South Coast Today

Op-Ed: Our surf clam fishery is headed for disaster

When it comes to fishery management controversy never seems to be too far away. Last month you may have read about the dubious nature of a decision by the New England Fishery Management Council to close a large area of there, ostensibly to protect fish habitat.

Questionable actions such as these undermine industry confidence in fishery regulators and serve only to alienate, and embitter, fishermen and the many others on the waterfront whose livelihoods are threatened by such draconian measures. With respect to protecting fish habitat allow me to quote from NOAA Fisheries’ own web site ( which bills itself as ‘U.S. Seafood Facts.’

The salient quote, with respect to the Atlantic surfclam, spissula solidissima, is this: “Fishing gear used to harvest surfclams has minimal impacts on habitat.” In spite of this fact these traditional grounds have now been designated as essential fish habitat and clamming is banned there indefinitely. NOAA also tells us that surfclams support a valuable fishery. Well, come April 9 it will not be nearly as valuable for those who participate in the harvest and that includes fishermen and shore workers in New Bedford, Gloucester and Bristol, Rhode Island where Galilean Seafood employs around 120 people in this fishery.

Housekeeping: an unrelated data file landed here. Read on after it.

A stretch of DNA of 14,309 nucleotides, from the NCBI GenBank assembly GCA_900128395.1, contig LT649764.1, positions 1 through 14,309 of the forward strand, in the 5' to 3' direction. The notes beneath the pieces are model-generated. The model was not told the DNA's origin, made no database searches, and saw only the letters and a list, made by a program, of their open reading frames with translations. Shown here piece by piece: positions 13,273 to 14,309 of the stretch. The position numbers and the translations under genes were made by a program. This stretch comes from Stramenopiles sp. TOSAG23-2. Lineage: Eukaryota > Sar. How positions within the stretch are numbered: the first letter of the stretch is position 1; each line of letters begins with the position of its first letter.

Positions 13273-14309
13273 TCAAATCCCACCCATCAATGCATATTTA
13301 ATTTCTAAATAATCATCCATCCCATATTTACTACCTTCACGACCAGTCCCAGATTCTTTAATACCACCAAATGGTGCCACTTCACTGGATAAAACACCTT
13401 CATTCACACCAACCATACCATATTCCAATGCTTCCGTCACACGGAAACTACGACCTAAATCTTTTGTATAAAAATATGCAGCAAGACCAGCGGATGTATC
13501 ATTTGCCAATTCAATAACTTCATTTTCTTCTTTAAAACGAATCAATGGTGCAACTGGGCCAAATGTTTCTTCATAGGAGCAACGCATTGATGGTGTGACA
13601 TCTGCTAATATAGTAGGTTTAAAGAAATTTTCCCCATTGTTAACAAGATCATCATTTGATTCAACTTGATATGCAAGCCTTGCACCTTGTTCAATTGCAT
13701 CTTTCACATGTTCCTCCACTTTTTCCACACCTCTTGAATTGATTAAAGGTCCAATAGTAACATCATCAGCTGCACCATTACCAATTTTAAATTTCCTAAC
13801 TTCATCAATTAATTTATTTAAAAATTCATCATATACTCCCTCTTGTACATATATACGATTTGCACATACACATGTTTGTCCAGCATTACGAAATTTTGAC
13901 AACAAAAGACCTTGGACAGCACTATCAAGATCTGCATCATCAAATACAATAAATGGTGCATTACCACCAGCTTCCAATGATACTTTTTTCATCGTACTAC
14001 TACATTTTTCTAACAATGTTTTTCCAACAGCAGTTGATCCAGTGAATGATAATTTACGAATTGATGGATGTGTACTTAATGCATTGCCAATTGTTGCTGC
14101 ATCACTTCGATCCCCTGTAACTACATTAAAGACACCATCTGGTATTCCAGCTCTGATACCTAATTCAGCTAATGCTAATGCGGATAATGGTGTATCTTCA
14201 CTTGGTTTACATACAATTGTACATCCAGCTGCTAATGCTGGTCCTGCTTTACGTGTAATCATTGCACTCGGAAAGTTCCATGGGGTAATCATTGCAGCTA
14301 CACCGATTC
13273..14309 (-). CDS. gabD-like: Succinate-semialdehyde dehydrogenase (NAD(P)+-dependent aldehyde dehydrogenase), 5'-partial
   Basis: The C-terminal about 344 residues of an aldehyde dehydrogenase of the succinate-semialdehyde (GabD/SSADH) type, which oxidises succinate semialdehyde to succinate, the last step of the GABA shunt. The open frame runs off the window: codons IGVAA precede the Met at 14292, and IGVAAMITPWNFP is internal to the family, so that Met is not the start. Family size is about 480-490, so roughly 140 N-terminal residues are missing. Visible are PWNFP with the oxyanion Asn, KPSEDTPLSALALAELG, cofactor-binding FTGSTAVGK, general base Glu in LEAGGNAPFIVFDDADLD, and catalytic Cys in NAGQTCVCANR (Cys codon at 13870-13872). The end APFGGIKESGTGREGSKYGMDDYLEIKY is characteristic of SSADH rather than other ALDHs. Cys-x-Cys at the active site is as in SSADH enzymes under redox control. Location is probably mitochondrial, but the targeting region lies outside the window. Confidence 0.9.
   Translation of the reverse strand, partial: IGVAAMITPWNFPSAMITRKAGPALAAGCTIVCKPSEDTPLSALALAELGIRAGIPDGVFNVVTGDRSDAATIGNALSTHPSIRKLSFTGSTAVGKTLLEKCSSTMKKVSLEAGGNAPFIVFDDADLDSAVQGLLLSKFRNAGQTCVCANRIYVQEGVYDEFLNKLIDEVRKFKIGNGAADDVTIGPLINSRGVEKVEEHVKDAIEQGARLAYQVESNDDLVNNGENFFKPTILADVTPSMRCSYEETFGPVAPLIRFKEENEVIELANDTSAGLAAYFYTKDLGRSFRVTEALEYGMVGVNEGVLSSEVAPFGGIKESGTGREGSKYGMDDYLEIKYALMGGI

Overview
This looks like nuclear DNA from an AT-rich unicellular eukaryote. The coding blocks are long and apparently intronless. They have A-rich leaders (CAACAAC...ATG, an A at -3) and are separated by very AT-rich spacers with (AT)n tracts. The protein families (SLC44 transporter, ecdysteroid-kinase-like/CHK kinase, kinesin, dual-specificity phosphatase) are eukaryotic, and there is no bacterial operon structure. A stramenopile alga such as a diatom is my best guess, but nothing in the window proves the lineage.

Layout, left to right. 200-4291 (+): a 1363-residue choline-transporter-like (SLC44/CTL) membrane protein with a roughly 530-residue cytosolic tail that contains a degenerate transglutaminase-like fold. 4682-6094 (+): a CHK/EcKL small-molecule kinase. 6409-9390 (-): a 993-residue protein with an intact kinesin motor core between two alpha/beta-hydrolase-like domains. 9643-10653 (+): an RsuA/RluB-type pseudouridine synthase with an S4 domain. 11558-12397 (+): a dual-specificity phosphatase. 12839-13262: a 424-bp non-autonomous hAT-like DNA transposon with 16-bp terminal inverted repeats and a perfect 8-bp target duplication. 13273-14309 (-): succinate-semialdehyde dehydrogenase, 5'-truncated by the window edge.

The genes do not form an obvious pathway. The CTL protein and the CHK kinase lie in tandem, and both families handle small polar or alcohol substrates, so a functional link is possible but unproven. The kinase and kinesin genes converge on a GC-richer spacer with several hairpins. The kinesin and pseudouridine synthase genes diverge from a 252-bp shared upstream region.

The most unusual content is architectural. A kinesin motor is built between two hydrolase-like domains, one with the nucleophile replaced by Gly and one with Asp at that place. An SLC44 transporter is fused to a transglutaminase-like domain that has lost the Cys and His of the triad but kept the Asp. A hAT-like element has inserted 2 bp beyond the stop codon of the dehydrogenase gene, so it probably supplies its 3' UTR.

“There were five areas out there where we harvested our clams and the two areas with the most historical tows are the ones they closed,” Alan Rencurrel told me. Alan knows surf calms. He owns Nantucket Sound Seafood in New Bedford where the clams he catches are hand shucked. “If you steam ’em open they get chewy,” he said. He’s been fishing on the Shoals since 1992. “And there were boats out there before me.”

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